Case Studies in Rehabilitation (REH 6150)
Spring Semester 2006
Course Syllabus - Revised Feb 2, 2006
Catherine Chambless, Ph.D. –
Office Hours: Monday 2:00-4:00 pm
Other times by appointment
Phone: 801-467-2926

Location: HSRC 105
Class Meets: Mondays – 5:00 PM – 7:30 MST
Text: We will be utilizing individual readings in lieu of a textbook. A course reader will be made available in WebCT in the form of required and supplemental readings.
REH 6150 Case Studies in Rehabilitation
The purpose of this class is to assist students in acquiring knowledge and applying skills in regard to the rehabilitation code of ethics, individual assessment, eligibility determination and development of individualized rehabilitation programs. Class will cover fiscal and caseload management skills and coordination of community resources. The class will emphasize client choice in rehabilitation planning. Discussion will relate to both public and private rehabilitation sectors.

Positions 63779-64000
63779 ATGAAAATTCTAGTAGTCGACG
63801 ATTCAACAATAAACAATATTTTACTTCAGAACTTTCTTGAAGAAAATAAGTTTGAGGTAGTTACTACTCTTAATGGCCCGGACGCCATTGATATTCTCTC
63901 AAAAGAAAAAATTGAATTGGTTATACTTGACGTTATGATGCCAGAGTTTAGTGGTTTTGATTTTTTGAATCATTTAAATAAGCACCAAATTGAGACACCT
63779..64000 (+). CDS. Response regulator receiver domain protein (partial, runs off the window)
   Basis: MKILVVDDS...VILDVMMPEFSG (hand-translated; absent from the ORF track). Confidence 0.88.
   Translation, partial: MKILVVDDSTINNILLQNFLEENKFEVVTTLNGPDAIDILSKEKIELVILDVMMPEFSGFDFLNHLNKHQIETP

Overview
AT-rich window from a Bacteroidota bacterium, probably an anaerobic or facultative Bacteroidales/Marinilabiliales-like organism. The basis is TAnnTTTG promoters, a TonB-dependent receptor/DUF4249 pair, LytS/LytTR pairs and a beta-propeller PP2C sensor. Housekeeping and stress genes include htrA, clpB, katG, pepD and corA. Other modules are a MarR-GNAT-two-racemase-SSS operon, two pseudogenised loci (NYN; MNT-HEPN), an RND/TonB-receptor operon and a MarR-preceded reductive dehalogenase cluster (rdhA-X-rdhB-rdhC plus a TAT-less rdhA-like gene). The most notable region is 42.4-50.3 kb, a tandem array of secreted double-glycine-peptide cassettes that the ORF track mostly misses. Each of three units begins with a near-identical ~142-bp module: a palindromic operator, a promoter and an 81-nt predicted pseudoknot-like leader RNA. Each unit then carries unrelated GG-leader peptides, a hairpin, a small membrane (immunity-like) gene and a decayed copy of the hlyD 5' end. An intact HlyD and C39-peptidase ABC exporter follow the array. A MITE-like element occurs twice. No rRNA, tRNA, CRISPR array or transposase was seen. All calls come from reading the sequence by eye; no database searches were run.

Course Objectives:
1. Become knowledgeable about the principles that govern ethical behavior, the role of ethics in professional behavior and the Rehabilitation Counseling Code of Ethics.
2. Become knowledgeable about provisions of the federal Rehabilitation Act.
3. Develop case development and case management skills in the rehabilitation process.
Class Schedule
Because of the nature of this class, the dates are approximations for the discussions to be held. Of necessity there must be some flexibility in the schedule as the course develops.
Week 1: Jan 9, 2006
Topic: Intro to Course, Ethical Principals and overview of Rehabilitation Act